Tansley Review - New Phytologist 186: 817-831 (2010)

The evolution of seeds

Ada Linkies, Kai Graeber, Charles A. Knight*, Gerhard Leubner-Metzger*

University of Freiburg, Faculty of Biology, Institute for Biology II, Botany / Plant Physiology, Schänzlestr. 1, D-79104 Freiburg, Germany, Web: 'The Seed Biology Place' http://www.seedbiology.de (A.L., K.G., G.L.-M.)
Biological Sciences Department, California Polytechnic State University, San Luis Obispo, 7 CA 93401, USA (C.A.K.)
*Corresponding authors: C.A.K., G.L.-M.

Received December 21, 2009; accepted February 23, 2010; published online April 12, 2010
DOI 10.1111/j.1469-8137.2010.03249.x

Table 1. Description of frequently used terms

ovule structure that consists of the integument(s) surrounding the nucellus (megasporangium); unfertilized, immature seed precursor
nucellus megasporangium; surrounds the megagametophyte; can develop into perisperm after fertilization
megagametophyte female gametophyte, contains the female haploid egg cells (gametes) and several 1000 (gymnosperms) or typically 3-8 (angiosperms) other cells; the mature angiosperm megagametophyte is called embryo sac
integuments 1 (gymnosperms) or 2 (angiosperms) outer layer of the ovule, having an apical opening (micropyle); develops after fertilization into the seed coat (testa)
micropyle apical opening of the integuments; allows the pollen tube to enter the nucellus to release sperm for fertilization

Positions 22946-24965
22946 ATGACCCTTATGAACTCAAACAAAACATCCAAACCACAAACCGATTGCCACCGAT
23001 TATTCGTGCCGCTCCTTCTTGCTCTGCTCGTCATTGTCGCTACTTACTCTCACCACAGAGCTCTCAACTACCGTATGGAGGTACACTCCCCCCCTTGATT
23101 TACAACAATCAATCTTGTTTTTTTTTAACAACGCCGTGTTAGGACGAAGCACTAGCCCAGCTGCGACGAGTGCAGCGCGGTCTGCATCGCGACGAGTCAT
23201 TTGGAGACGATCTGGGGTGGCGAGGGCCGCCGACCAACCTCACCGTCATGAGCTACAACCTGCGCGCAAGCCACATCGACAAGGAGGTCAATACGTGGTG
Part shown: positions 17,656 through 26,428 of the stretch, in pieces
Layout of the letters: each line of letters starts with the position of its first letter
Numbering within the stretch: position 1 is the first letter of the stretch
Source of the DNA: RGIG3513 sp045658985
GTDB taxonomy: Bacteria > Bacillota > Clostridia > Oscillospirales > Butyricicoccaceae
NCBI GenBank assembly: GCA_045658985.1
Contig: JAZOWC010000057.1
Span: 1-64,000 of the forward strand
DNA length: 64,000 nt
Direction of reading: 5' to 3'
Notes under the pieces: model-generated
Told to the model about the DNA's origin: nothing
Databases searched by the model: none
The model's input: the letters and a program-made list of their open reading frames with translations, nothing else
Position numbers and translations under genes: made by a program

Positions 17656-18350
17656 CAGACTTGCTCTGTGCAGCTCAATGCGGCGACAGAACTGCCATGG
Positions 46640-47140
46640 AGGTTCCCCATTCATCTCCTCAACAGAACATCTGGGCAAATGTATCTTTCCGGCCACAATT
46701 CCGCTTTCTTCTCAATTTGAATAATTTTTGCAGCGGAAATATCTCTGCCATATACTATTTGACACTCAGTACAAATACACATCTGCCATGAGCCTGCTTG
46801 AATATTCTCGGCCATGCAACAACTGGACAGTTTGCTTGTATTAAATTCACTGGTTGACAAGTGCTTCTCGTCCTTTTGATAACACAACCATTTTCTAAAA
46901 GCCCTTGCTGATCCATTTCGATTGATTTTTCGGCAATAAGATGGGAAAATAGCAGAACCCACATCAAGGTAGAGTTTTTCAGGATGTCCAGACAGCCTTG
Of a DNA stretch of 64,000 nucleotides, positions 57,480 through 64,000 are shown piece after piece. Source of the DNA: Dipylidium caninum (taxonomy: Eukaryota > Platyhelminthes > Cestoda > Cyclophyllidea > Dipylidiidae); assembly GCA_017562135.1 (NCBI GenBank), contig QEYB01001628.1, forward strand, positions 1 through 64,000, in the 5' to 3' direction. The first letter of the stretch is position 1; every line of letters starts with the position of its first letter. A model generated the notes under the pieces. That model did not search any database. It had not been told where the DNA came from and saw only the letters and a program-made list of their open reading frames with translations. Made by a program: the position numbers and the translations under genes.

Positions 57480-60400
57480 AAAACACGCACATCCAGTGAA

testa seed coat, derived from the integuments of the ovule; dead maternal tissue
endosperm arises from the fusion of a second sperm nucleus with the central cell nucleus of the embryo sac during double fertilization; nutritional tissue during seed development and in the mature seed of most angiosperms, in between testa and embryo
perisperm derived from the nucellus after fertilization; maternal nutritional tissue in the mature seed of some angiosperms
ovary usually lower portion of the angiosperm pistil (carpel or fused carpels) containing ovules; fruits are mature ovaries; ovary tissue develops into the pericarp
pericarp fruit coat of angiosperm fruits, develops from the mature ovary wall and other flower tissues; surrounds the seed(s)

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Figure 1         Figure 2         Figure 3         Table 1
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